issued by the Committee of Sponsoring Organizations of the Treadway Commission.
     We have also audited, in accordance with the standards of the Public Company Accounting Oversight Board
(United States), the consolidated financial statements and financial statement schedule as of and for the year ended
January 29, 2011 of the Company and our report dated March 30, 2011 expressed an unqualified opinion on those
financial statements and financial statement schedule and included an explanatory paragraph relating to a change in
the method of accounting for merchandise inventories at the Company’s K&G brand.


                                                          /s/   DELOITTE & TOUCHE LLP

Houston, Texas
March 30, 2011

                                                         86
ITEM 9B.       OTHER INFORMATION
     None


                                                               PART III

ITEM 10.       DIRECTORS AND EXECUTIVE OFFICERS AND CORPORATE GOVERNANCE
    Except as set forth below, the information required by this Item is incorporated herein by reference from our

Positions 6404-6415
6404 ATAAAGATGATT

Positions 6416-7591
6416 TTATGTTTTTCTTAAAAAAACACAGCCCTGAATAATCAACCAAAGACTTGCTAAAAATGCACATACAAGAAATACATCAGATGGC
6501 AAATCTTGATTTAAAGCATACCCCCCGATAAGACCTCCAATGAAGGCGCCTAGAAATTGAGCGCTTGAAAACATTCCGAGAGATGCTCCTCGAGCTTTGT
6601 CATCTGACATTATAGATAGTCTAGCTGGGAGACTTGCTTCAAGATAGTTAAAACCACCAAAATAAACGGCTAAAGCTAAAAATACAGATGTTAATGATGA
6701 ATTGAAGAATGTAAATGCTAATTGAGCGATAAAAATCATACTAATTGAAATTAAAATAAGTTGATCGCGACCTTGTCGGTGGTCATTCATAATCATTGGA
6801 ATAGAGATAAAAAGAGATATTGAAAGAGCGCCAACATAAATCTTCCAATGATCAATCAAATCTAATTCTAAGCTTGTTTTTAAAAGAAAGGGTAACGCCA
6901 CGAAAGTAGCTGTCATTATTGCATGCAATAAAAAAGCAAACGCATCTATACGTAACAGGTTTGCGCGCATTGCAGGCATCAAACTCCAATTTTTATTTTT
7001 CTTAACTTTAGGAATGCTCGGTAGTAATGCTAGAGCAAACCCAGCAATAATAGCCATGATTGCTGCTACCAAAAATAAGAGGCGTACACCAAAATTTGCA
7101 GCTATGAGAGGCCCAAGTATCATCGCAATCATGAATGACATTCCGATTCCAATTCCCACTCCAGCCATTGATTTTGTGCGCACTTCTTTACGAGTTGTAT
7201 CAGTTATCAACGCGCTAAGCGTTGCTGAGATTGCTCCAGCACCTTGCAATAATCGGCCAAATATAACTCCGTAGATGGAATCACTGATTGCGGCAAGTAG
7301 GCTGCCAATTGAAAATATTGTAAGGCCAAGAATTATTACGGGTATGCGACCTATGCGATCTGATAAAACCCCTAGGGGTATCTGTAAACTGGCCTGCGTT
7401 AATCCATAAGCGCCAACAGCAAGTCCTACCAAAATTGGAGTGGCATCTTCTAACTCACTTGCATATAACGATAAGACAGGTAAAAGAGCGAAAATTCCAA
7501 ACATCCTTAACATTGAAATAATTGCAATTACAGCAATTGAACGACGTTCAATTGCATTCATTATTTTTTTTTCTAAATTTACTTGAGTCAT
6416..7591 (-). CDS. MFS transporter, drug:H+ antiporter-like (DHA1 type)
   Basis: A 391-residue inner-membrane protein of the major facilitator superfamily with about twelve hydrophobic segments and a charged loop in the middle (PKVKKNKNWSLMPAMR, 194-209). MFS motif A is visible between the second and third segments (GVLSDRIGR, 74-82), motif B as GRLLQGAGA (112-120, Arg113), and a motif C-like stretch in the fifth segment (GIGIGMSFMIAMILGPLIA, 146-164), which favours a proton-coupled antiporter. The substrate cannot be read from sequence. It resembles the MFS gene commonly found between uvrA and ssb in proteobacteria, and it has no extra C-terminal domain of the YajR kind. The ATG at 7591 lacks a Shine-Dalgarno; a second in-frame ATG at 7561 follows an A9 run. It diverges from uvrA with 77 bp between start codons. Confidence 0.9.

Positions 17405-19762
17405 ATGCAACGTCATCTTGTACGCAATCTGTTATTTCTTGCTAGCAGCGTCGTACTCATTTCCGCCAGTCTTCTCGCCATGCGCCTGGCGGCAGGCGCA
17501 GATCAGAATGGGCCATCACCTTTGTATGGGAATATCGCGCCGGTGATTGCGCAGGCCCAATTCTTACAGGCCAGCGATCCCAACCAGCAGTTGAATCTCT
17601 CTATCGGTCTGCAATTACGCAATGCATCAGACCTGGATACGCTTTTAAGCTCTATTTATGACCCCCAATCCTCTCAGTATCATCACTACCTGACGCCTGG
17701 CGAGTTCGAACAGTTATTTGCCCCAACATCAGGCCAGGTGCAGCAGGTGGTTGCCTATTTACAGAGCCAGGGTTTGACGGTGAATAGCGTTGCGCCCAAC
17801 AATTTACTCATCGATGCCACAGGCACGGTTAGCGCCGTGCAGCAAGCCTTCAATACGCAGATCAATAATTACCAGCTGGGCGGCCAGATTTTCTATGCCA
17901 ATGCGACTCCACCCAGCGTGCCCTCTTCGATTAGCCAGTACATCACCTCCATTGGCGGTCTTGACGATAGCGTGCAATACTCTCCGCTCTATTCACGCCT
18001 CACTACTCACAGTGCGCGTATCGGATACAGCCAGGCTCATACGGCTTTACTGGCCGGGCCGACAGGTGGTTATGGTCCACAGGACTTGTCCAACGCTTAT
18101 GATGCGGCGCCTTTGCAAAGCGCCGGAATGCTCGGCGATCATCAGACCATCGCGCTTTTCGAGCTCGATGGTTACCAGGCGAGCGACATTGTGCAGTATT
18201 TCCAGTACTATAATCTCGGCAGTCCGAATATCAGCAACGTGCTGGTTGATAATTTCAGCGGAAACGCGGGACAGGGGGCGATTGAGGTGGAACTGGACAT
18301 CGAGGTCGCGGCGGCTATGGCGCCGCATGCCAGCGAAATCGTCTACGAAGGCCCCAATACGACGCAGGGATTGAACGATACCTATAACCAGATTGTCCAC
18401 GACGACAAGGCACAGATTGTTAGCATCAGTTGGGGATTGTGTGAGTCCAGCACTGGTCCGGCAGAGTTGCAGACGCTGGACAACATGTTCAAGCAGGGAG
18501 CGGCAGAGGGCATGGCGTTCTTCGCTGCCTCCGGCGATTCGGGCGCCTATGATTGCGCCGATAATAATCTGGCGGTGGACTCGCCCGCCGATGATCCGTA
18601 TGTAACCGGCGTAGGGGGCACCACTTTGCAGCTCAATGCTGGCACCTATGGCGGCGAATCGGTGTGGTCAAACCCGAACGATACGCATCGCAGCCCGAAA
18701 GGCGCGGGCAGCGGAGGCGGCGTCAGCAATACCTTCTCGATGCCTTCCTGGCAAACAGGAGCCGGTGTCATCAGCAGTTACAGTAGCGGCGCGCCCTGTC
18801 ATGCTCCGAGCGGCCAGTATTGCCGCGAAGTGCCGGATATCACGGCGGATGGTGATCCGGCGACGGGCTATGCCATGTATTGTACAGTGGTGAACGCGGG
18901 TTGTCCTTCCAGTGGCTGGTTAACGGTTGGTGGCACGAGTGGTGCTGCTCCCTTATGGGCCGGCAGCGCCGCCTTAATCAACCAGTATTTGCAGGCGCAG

Proxy Statement for the Annual Meeting of Shareholders to be held June 15, 2011.
     The Company has adopted a Code of Ethics for Senior Management which applies to the Company’s Chief
Executive Officer and all Presidents, Chief Financial Officers, Principal Accounting Officers, Executive Vice
Presidents and other designated financial and operations officers. A copy of such policy is posted on the Company’s
website, www.menswearhouse.com, under the heading “Corporate Governance”.

ITEM 11.       EXECUTIVE COMPENSATION
    The information required by this Item is incorporated herein by reference from our Proxy Statement for the
Annual Meeting of Shareholders to be held June 15, 2011.

ITEM 12.       SECURITY OWNERSHIP OF CERTAIN BENEFICIAL OWNERS AND MANAGEMENT
               AND RELATED STOCKHOLDER MATTERS
    The information required by this Item is incorporated herein by reference from our Proxy Statement for the
Annual Meeting of Shareholders to be held June 15, 2011.

ITEM 13.       CERTAIN RELATIONSHIPS AND RELATED TRANSACTIONS, AND DIRECTOR
               INDEPENDENCE
    The information required by this Item is incorporated herein by reference from our Proxy Statement for the
Annual Meeting of Shareholders to be held June 15, 2011.

ITEM 14.       PRINCIPAL ACCOUNTANT FEES AND SERVICES
    The information required by this Item is incorporated herein by reference from our Proxy Statement for the
Annual Meeting of Shareholders to be held June 15, 2011.


                                                               PART IV

ITEM 15.       EXHIBITS AND FINANCIAL STATEMENT SCHEDULES
     (a) 1. Financial Statements
     The following consolidated financial statements of the Company are included in Part II, Item 8: